Assumption 4: Cultural psychology is irrelevant to basic psychological processes. Assumption 5: Cultural psychology is only to confirm the generalizability of theories. Assumption 1: Cultural psychology is only about finding group differences What is cultural psychology about? Assumption 2: Cultural psychology does not care about group similarities This assumption may be held by not only non-cultural psychologists but even by researchers who conduct studies across cultures.

Assumption 3: Cultural psychology only concerns group-level analysis The next common belief about cultural psychology is that it only approaches a topic at the level of the group and does not care about individual differences.

Perception

Assumption 4: Cultural psychology is irrelevant to basic psychological processes As my stories at the beginning showed, even some seasoned researchers still hold the assumption that culture should not matter for basic psychological processes. Assumption 5: Cultural psychology is only to confirm the generalizability of theories Cultural psychology is indispensable in confirming the generalizability of theories.

For seasoned researchers and students in training alike, there are some important steps to take: Keep an open mind. No matter whether we are studying basic neural-cognitive processes or complex social behaviors, stay open to the idea that these processes and behaviors may be subject to cultural influences. Do our homework.

Specific Learning Disabilities

Familiarize ourselves with existing cultural theories and empirical data relevant to the psychological process or construct of our interest. There are many excellent accessible resources e. Embrace our multicultural samples. Multicultural, multiethnic samples have become increasingly common in our typical Psych participant pools. Welcome them with open arms. Encourage and actively recruit participants from non-Western cultures in our research and ensure sufficient sample sizes.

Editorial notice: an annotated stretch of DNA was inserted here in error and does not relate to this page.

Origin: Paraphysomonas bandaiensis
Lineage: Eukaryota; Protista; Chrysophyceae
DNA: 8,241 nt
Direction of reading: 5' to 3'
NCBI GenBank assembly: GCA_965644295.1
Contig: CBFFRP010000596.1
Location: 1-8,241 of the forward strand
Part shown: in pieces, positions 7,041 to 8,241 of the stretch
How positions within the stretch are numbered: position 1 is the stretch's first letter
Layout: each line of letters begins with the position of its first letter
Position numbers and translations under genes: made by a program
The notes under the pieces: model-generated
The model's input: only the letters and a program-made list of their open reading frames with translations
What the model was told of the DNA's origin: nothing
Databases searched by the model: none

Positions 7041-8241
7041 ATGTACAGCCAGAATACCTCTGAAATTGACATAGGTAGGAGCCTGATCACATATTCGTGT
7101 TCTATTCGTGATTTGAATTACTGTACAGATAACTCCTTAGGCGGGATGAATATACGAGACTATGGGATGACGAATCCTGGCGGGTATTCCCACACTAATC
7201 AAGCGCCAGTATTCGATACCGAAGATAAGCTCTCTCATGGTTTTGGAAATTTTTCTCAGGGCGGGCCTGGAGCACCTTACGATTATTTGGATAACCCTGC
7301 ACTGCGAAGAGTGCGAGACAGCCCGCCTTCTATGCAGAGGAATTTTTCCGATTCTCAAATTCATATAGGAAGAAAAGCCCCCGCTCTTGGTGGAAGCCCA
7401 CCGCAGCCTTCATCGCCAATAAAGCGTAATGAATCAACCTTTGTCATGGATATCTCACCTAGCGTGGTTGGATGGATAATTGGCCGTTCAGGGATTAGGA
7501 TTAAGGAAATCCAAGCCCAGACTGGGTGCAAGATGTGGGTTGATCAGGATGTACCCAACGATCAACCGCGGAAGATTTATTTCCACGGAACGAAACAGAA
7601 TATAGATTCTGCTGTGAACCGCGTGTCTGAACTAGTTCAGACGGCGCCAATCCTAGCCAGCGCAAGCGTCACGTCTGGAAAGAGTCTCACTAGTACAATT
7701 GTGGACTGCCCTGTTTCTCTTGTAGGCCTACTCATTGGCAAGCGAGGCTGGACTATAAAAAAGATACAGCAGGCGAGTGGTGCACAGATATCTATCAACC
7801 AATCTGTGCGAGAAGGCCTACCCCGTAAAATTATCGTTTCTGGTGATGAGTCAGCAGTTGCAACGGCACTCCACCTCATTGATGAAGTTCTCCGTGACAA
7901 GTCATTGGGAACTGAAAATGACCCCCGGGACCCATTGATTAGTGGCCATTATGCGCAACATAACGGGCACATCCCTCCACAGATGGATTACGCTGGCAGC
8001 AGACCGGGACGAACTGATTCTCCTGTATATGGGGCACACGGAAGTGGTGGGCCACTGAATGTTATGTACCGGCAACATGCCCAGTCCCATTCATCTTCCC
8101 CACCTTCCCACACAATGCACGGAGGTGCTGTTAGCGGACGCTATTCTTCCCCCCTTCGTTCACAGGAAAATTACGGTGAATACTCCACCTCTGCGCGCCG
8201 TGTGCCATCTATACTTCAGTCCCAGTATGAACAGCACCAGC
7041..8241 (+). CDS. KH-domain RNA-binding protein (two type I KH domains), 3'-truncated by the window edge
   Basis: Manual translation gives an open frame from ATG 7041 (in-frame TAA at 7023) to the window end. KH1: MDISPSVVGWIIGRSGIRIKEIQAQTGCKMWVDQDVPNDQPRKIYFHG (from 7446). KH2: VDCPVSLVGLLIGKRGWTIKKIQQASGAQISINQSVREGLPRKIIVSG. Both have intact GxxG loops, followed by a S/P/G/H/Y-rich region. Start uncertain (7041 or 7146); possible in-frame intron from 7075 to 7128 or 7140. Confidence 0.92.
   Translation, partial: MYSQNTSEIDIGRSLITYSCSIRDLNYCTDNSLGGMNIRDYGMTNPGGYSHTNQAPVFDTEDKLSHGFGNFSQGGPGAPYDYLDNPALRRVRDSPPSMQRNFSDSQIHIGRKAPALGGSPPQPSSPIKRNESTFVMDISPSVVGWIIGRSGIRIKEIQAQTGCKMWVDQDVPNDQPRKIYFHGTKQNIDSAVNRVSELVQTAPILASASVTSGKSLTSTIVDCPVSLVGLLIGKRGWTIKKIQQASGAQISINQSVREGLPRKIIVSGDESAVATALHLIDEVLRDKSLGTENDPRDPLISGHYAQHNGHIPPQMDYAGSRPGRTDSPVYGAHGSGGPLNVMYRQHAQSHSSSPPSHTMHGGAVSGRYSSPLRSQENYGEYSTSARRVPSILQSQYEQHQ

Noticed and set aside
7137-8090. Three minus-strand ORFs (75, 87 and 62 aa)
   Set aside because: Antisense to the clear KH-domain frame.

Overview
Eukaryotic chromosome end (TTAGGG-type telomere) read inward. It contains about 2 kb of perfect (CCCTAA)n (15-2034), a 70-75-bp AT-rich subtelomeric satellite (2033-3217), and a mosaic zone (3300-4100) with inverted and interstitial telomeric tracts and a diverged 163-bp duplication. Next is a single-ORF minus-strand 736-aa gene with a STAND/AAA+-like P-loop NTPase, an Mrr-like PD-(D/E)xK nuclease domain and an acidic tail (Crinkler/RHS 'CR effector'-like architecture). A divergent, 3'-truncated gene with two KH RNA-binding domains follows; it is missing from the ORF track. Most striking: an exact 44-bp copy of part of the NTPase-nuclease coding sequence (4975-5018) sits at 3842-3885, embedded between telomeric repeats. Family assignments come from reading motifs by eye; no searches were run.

Take culture into account. Remain sensitive and attuned to group variations that may unexpectedly emerge in our multicultural samples. Do not discard them but stay intellectually curious. Follow up on the earlier observations with high-powered studies. Conduct hypothesis-based research. Using our knowledge in cultural psychology, develop hypothesis-based research to systematically investigate, confirm, and further explain the observed group variations.


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Do not settle. Do not stop at just finding differences between cultural groups.

If we suspect that certain cultural variables may play a role, find or develop appropriate measures for these variables and include them in the research design. Consider nature X nurture. Reflect on cultural differences and similarities in earlier observations.

Examine the interaction between culturally variant and invariant factors in shaping human cognition and behavior. Be a cultural methodologist. Take advantage of the unique methodological tools of cultural psychology. Examine the psychological construct of our interest at both group and individual levels and understand the dynamic relations across different levels of analysis. Study culture within the person. Understand culture as not only shared norms, values, and practices within a group, but also internalized norms, values, and practices within an individual.

Build theories. Test our theories in diverse cultural groups. Continue our pursuit even when the generalizability is not confirmed, so as to enrich our research programs and guide them to previously unthought-of new directions. Acknowledgments I am grateful to Robert Sternberg, Moin Syed, and anonymous reviewers for helpful critiques and suggestions on earlier versions of this article.